The importance of a comment card

Sunday, November 19th, 2017

The London, Sugar & Slavery gallery opened in 2007, to mark the 200th anniversary of the end of the British trade in enslaved African people. London, Sugar & Slavery: 10 Years uses some of the thousands of visitor comment cards we’ve received over the past decade to reflect on the gallery and its contents. You can read a wide range of viewpoints, written by visitors from 6 to 93 years old, including school children, grandparents with their grandchildren, and visitors from Europe, the Caribbean, North America and, of course, London. London, Sugar & Slavery is the only permanent display in London to solely focus on the history of the slave trade and slavery. Since 2007 the gallery has been visited by around 2 million people, including 250,000 school pupils.

After knocking off my list most of the central London major museums, including the main Museum of London, I headed down the DLR to Museum of London Docklands last week. While I LOVE (obviously) the Suffragette related section of the Museum of London, apart from that I’ve never been massively struck (apart from the amazing Fire of London exhibition). So, I had pretty low expectations – of which were very quickly surpassed.

Before I went, I read the page quoted above about the visitor cards put on display, which perhaps unusually was what first intrigued me to visit. After visiting the Slavery Museum in Liverpool a couple of years ago, I knew that representations of the heritage of Slavery can be difficult, inevitably. I was intrigued to see how this translated into visitor opinion.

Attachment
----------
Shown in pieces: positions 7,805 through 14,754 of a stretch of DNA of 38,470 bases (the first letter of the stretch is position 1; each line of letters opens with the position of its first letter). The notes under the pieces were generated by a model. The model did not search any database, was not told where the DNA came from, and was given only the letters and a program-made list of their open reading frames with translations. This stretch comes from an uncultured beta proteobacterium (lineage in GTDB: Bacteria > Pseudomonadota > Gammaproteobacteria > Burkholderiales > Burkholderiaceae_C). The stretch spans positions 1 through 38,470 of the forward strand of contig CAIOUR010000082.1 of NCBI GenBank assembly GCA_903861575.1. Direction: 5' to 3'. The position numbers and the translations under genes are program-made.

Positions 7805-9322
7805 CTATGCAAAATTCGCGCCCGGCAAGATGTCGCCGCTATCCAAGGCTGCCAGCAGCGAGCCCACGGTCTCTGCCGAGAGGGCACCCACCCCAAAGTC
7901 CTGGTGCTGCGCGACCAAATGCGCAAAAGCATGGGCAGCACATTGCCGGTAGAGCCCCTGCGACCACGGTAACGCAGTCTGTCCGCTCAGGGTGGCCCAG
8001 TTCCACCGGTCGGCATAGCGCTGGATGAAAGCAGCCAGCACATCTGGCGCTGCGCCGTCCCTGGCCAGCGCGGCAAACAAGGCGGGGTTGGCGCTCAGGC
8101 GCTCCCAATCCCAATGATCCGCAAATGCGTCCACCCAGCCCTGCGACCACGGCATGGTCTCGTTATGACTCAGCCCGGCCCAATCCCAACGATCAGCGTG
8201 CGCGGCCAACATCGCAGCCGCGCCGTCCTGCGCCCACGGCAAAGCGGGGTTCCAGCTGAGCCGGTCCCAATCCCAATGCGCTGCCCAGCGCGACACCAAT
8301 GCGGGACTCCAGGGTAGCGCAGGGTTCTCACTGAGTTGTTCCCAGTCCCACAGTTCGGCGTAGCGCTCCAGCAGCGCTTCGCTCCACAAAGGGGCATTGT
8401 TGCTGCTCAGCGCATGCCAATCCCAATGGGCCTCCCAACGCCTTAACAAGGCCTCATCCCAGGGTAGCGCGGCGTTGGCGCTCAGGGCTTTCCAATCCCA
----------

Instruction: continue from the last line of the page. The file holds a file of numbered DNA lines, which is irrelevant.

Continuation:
Fascinatingly, not all of the comments were wholly positive. Most of them were, it’s a good exhibition, but not all. For example: “Thank you, but you cannot just close it off in the 1800s just cos it was ‘abolished’ – aftermath? What about the numerous people from Asia? But thank you.” But, what struck most was the importance the display places on visitor comments. There could be the impression that comment cards are a fairly futile activity, compared to the grandness of curation, but the display and labels depicting its importance certainly counter that.

The centre stage given to the visitor comments on display spotlights their fundamental importance to a discussion of a difficult history. Counter to the impression that the museum’s narrative is the only interpretation, the inclusion of negative visitor comments (of course only the constructive criticism) shows that understanding of history develops over time – there isn’t one ‘accurate’ way to share the heritage of slavery.

London, Sugar & Slavery on the whole is open about the complexity of displaying such a contentious topic. At the start of the exhibition, an infographic opens the narrative by confronting terminology. For example, the interpretation intentionally uses the term ‘enslaved Africans’ instead of ‘slaves’. While on the surface, the difference between these terms might appear slight, but of course linguistically the difference is enormous – enslaved Africans represents the people as human, highlighting the victims humanity and African identity that would’ve been taken away when slaves. Consideration of complexities such as this has clearly opened public discussion in a way that may not have been otherwise, which is apparent by the sheer variety of visitor comments.

Curated by Kirsty Warren, a post-doctoral fellow in the Centre for Research in Race and Rights at the University of Nottingham, the integral necessity of collaboration is highlighted. London, Sugar & Slavery is considerate, compelling, and while contentious makes positive steps to be inclusive and not shy away from the complexities of a difficult history.

 

The Museum of Ordinary Animals